Delegation (object-oriented programming)
In object-oriented programming, delegation (sometimes referred to as delegation pattern) allows one object (the delegate) to operate on behalf of another object (the delegator) without the need for a common ancestor. Instead of inheriting methods from a common ancestor, the delegator uses object composition to reuse functionality of the delegate. In programming languages that don't have native support for object delegation, the delegator may pass itself to the delegate to let it operate on behalf of the delegator. Alternatively, the delegator can keep an instance of the delegate in its private data and forward any delegate-specific behavior to it.
Use case example
Classes Rectangle, Square, Circle and Triangle inherit from a common ancestor Surface, which has a method Area to calculate the surface area.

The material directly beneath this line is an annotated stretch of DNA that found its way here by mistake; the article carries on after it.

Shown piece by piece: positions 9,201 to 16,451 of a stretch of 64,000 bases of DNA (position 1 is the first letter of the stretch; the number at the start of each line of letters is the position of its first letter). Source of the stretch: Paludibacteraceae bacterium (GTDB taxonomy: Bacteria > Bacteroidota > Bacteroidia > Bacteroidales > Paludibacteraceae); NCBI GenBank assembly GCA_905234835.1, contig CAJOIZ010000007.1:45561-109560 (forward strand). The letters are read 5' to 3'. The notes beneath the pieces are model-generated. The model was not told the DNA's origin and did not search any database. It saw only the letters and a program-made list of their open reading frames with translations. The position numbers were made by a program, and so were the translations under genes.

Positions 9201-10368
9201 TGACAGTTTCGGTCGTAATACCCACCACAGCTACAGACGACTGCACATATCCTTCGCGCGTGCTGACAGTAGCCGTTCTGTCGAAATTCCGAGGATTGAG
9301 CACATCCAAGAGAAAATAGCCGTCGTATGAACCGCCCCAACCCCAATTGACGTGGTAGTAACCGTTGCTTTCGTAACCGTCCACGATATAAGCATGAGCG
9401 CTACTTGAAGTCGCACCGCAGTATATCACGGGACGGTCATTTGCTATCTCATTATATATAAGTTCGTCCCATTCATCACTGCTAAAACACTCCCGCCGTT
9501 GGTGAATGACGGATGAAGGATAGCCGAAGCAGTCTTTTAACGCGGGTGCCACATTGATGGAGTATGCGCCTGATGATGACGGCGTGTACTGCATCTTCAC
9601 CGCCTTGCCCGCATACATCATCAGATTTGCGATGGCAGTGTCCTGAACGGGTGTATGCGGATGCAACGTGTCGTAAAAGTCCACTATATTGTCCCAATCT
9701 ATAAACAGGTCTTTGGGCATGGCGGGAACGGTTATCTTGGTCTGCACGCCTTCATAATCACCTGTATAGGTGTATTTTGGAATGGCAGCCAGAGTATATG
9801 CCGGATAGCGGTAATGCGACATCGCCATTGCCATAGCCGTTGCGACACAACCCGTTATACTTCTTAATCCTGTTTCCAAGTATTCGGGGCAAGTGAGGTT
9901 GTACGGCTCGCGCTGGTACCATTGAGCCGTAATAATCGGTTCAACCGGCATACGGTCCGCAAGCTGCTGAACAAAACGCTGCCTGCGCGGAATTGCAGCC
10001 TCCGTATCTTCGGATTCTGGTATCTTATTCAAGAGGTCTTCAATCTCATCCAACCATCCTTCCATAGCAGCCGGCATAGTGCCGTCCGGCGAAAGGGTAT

After closer inspection, the formulas for Rectangle, Square and Triangle are very similar and should reuse common functionality:
Solution using inheritance
Square and Triangle inherit from Rectangle, which implements the common functionality. In this case, Triangle needs to override the Area method in order to complete its equation.
This solution is considered bad practice, because Triangle is not a Rectangle; the equation only happens to be based on rectangles. It also adds another layer of inheritance, which might not be desirable and can be problematic if classes require distinct behavior in the future.
Solution using delegation
Square and Triangle use object composition to delegate some of their work to Rectangle. In this case, both Square and Triangle keep their own instance of Rectangle in their private data and delegate any Rectangle-specific behavior to it.
This solution requires extra work to implement, but if requirements change in the future, Rectangle can always be removed from either Square and Triangle without affecting any other classes.
- Delegation on Wikipedia
- Applying Common Object-Oriented Design Patterns to LabVIEW: Delegation Pattern by Elijah Kerry